Paul has credited Alex Jones, who heads conspiracy website Infowars.com and an eponymous radio program, for being a vital part of his 2010 Senate campaign. Jones endorsed Paul, turned out followers to his events, and partnered with Paul for fundraising, at one point crashing his website. Since Paul's election to the Senate, Jones has continued to serve as a key Paul booster, including endorsing him for 2016.
The fringe nature of Jones' program is apparent during the introduction of one of Jones' YouTube videos featuring Paul. The video begins with images of Nazi soldiers goose-stepping next to a Nazi flag-draped White House, and a poster claiming the government covered up 9/11. Such material is regular fodder for Jones, who is "one of the earliest and most influential 9/11 conspiracy theorists."
Paul has been a longtime guest on The Alex Jones Show, originating from Jones' friendship with Rand's father, former Rep. Ron Paul (R-TX). Jones said last year he first interviewed Rand in 1996 and was "probably one of the first people to ever interview" him.
Jones hosted Paul several times during his 2010 Senate race, telling listeners that he "can't stress enough how important this race for the Kentucky Senate is." Jones called Paul the "real McCoy" who will fight "against the New World Order" and "stop the thieving, stop the gang raping" in Washington. Jones said on his January 26, 2015, broadcast that he privately encouraged Paul to run for Senate.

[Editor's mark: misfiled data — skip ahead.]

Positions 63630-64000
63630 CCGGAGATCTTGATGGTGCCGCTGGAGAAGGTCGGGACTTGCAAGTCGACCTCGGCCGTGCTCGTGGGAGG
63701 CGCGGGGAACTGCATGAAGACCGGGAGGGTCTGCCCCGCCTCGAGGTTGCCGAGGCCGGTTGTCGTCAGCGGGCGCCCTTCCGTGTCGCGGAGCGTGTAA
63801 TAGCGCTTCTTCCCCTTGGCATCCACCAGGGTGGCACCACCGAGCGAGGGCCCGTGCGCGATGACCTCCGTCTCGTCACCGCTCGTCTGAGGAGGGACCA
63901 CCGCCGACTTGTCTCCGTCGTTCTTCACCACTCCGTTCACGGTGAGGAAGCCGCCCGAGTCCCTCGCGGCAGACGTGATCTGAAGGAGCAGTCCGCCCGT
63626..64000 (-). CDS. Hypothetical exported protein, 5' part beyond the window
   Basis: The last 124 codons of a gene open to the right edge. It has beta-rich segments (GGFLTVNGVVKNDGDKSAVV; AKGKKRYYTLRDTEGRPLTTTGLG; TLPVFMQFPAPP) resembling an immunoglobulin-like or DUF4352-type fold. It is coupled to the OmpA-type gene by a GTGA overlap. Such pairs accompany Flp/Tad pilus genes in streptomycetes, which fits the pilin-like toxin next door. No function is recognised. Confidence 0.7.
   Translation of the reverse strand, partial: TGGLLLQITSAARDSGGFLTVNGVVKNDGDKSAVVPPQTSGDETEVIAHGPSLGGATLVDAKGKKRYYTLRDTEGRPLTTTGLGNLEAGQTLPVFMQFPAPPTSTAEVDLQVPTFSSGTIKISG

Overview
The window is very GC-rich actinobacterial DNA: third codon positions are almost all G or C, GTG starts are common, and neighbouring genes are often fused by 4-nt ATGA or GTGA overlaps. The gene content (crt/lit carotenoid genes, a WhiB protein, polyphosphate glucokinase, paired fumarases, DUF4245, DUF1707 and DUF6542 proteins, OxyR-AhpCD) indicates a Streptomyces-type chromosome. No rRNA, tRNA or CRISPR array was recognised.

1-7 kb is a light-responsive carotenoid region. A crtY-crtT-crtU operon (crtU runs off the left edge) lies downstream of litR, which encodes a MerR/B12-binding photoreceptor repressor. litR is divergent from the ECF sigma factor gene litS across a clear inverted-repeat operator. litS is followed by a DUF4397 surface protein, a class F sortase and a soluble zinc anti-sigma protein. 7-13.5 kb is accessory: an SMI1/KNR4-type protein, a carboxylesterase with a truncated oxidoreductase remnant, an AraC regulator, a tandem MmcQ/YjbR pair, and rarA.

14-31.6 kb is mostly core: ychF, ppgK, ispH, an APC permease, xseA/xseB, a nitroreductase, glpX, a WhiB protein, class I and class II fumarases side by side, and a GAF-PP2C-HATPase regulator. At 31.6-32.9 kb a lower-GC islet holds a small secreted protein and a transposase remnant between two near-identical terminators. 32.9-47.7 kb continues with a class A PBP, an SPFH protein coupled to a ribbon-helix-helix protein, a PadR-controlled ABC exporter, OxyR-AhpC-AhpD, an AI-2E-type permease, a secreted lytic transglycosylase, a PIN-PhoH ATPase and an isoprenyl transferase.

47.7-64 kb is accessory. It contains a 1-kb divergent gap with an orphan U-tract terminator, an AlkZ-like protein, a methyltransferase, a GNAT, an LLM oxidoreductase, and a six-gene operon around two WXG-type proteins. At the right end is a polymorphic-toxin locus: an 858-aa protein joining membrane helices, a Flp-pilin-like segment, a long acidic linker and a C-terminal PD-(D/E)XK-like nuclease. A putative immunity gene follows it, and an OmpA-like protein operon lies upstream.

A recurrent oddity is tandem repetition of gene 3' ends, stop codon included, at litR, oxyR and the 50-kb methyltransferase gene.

From the April 2 edition of Courtside Entertainment Group's The Laura Ingraham Show:
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Right-wing media have been mocking a recent resolution to address the disproportionate impacts that women will face from climate change, laughing at the possibility that "climate change will turn women into prostitutes." But the grim reality is that climate change will affect women in ways that should not be laughed at or ignored.
Rep. Barbara Lee (D-CA) introduced legislation on March 25 to "recogniz[e] the disparate impact of climate change on women and the efforts of women globally to address climate change." When an identical resolution was introduced in 2013, PolicyMic reported that it would oblige Congress to "acknowledge the disparate effects that climate change will have on women, build gender into a framework for combating climate-related issues, and take steps to reverse this disparity."
Right-wing media coverage of this bill, on the other hand, has been exclusively focused on sex -- by ridiculing the notion that climate change could force women into prostitution.